SEATTLE - Amazon customers are being warned about a phishing scam that might be easy to fall for, especially if shoppers have been actively buying gifts on its site for the holidays.
The scheme is designed to obtain sensitive personal information, including a customer’s Amazon login and password, so swindlers can charge things to their account.
In the scam, customers receive an email containing an order confirmation for an item they didn’t purchase — and usually for a large amount of money, according to WCPO-TV. Knowing the customer will likely want to get in touch about the item they didn’t order, the email contains a prominent 1-800 number to contact them.
A file image shows an employee at an Amazon distribution center on Dec. 17, 2019. (Photo by INA FASSBENDER / AFP) (Photo by INA FASSBENDER/AFP via Getty Images)
One Amazon customer, Lisa Wang, told the station that she received an unusual email stating she had a shipment coming for an order totaling more than $6,000. She called the provided number to report the mistake, and said a man who answered started asking to confirm her information and asked for her Amazon password.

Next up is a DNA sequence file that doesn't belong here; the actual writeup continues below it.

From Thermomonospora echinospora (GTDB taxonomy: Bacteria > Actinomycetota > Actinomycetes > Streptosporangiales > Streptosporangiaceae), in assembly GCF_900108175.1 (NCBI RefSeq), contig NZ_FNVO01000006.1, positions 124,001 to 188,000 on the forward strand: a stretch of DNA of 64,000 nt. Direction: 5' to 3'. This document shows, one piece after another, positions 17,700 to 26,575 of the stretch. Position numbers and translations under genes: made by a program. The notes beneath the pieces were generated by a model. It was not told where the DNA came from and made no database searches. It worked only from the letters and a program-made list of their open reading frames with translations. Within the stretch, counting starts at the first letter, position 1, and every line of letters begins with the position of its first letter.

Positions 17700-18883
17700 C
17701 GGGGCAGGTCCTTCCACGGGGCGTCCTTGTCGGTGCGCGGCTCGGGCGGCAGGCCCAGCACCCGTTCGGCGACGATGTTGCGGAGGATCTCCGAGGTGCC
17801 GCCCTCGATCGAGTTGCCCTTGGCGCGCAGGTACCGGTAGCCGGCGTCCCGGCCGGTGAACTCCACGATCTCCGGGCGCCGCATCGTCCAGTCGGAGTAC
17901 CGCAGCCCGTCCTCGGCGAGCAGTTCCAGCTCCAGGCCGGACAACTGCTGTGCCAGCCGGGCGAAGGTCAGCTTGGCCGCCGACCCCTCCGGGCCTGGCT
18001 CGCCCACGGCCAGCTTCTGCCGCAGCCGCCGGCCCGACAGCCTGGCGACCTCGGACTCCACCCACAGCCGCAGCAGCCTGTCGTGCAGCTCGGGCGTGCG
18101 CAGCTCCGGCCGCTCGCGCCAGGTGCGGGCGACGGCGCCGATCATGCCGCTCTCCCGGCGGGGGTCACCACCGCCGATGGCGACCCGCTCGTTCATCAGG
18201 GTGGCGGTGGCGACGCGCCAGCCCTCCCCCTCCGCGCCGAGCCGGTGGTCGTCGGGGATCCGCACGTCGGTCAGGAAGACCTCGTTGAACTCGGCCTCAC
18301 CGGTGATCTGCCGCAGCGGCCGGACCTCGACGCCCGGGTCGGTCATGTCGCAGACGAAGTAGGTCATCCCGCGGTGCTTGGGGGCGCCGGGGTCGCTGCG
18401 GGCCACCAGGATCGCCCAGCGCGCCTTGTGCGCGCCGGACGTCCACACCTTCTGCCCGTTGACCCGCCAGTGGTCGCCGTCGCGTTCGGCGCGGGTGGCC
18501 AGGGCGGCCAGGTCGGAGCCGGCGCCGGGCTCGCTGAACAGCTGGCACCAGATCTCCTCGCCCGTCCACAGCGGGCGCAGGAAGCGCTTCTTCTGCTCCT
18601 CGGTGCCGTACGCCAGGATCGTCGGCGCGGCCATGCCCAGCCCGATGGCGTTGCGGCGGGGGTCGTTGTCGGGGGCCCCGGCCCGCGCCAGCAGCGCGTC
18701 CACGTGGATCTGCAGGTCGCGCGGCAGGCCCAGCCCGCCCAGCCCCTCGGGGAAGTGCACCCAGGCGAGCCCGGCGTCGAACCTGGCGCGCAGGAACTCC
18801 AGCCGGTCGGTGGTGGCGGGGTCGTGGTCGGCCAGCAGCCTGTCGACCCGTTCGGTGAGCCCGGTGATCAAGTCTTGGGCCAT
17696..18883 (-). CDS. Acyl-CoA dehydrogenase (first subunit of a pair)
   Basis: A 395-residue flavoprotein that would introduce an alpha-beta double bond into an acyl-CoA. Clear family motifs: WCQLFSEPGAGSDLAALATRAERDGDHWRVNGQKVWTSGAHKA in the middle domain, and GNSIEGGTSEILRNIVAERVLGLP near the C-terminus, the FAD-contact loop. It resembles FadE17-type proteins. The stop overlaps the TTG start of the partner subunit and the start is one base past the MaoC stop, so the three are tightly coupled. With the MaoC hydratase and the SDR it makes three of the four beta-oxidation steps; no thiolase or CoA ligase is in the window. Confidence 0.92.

"They wanted me to call because there's a 1-800 number right up front," Wang told WCPO. "It looked real."
But Wang said she soon realized something was not right.
"I heard in the background some non-English conversation behind it; that was not professional," Wang told the station.
On its website, Amazon warns customers about suspicious correspondence, including emails and phone calls.
“Amazon will never send you an unsolicited email that asks you to provide sensitive personal information like your social security number, tax ID, bank account number, credit card information, ID questions like your mother's maiden name or your password,” the company states.
“If you receive a suspicious email, report it immediately.”
Some red flags of an Amazon phishing scam include requests for your Amazon username and password, an order confirmation for an item you didn't purchase or an attachment to an order confirmation, requests to update payment information, links to websites that look like Amazon but aren't, forged email addresses to make it look like the email is coming from Amazon.com, as well as typos or grammatical errors, the company says.
This story was reported from Cincinnati.